During the Visit
- Non-contact visits can be stressful for children because they can see, but not touch their parent, which is not typically the way parents and children interact (especially for young children). Allowing for as much contact as possible can ease this stress and can be an important way for children to feel connected to their parents.
- Children may be easily distracted by other visitors and in some cases the behavior or language of other visitors may not be appropriate for children. Give family visitors as much privacy as possible, without compromising safety and security.
- Children may be intimidated very easily in this setting, especially if they have had negative interactions with police officers in the past. If a child breaks a rule during a visit, use a calm voice and age-appropriate language to help the child understand the rule.
- Visits are often time-limited. Help prepare children and caregivers for the end of the visit by making sure they know how long the visits are and reminding them a few minutes before the visit ends. This will provide children with an opportunity to say goodbye to their parent in a meaningful way.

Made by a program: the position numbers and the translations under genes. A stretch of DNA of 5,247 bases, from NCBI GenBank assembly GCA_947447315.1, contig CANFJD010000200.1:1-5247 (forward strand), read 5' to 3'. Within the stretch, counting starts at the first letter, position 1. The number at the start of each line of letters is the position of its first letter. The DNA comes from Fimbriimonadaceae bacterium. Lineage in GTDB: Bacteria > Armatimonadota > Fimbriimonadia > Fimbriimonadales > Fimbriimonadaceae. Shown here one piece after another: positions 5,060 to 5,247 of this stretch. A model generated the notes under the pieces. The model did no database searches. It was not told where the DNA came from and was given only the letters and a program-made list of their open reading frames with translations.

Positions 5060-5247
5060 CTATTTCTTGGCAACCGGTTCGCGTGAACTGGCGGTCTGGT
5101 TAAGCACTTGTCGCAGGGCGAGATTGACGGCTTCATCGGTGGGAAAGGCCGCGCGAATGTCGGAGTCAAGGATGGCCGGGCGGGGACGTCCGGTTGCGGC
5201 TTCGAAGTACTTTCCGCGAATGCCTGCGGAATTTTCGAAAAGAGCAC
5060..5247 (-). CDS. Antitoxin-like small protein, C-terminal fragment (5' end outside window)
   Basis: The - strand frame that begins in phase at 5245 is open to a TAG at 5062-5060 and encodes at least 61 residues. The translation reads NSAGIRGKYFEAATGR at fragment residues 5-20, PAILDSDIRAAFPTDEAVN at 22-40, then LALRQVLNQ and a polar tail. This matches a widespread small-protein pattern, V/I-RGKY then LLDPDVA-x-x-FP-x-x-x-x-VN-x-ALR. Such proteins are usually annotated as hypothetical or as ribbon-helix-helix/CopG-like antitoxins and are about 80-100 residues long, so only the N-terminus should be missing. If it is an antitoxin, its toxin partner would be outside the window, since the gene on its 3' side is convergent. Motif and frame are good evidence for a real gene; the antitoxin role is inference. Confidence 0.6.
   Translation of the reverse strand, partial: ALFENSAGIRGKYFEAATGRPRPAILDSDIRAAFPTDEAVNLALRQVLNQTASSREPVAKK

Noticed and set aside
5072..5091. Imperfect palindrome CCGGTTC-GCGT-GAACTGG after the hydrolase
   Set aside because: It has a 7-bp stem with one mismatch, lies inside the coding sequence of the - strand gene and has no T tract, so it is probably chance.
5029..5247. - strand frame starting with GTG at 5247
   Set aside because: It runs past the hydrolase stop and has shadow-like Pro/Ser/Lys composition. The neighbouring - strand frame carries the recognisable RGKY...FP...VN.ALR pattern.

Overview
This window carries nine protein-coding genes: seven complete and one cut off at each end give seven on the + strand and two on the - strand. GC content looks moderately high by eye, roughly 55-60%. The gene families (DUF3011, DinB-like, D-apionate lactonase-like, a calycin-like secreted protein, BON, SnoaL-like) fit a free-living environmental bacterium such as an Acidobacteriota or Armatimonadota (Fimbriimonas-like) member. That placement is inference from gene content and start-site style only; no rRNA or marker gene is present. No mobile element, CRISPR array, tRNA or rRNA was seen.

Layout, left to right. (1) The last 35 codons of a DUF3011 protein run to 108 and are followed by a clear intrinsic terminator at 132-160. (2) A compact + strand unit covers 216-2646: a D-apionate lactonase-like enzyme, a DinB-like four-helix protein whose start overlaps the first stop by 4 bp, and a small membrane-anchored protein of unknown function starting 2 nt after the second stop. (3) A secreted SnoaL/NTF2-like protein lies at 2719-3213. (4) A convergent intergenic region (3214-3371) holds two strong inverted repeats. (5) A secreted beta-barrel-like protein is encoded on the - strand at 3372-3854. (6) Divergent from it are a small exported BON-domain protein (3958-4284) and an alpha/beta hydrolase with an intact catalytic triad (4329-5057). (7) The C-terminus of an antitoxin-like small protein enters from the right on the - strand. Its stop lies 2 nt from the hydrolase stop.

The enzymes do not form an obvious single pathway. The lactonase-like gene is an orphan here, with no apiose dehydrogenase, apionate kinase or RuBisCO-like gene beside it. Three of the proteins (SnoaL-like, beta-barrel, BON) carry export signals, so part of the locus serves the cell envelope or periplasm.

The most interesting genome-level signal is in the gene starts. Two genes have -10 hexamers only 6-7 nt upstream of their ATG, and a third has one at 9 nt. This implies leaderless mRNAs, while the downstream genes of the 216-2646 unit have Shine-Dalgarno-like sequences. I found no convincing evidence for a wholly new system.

Related Resources for Further Reading
Children of Incarcerated Parents. Children of Incarcerated Parents Federal Website.
From Prison to Home: The Effect of Incarceration and Reentry on Children, Families, and Communities. U.S. Department of Health and Human Services. Office of the Assistant Secretary for Planning and Evaluation.
Supporting Children and Families of Prisoners. U.S. Department of Health and Human Services. Children’s Bureau.
Video Visiting in Corrections: Benefits, Limitations, and Implementation Considerations. National Institute of Corrections.
1 Shanahan, R. & Villalobos Agudelo, S. (2012). The Family and Recidivism. American Jails, pp 17-24.
2 The Federal Interagency Working Group for Children of Incarcerated Parents. (2013). Promoting Social and Emotional Well-Being for Children of Incarcerated Parents.
3 Harm, N. J. & Phillips, S. D. (1998). Helping children cope with the trauma of parental arrest. Interdisciplinary Report on At Risk Children and Families, 1, pp 35-36.
4 La Vigne, N., et al. (2008). Broken Bonds: Understanding and Addressing the Needs of Children with Incarcerated Parents. The Urban Institute.
5 Hairston, C. F. (2003). Prisoners and Their Families: parenting issues during incarceration. Prisoners Once Removed, pp 259-279.
6 Uchida, C. D., Swatt, M., & Solomon, S. E. (2012). Exposure to violence among children of inmates: a research agenda. Silver Spring, MD: Justice & Security Strategies.
7 Mumola, C. J. (2000). Bureau of Justice Statistics Special Reports: Parents in prison and their children. Washington, DC: U.S. Department of Justice, Office of Justice Programs.
8 Arditti, J. A. (2003). Locked doors and glass walls: Family visiting at a local jail. Journal of Loss and Trauma, 8, pp 115-138.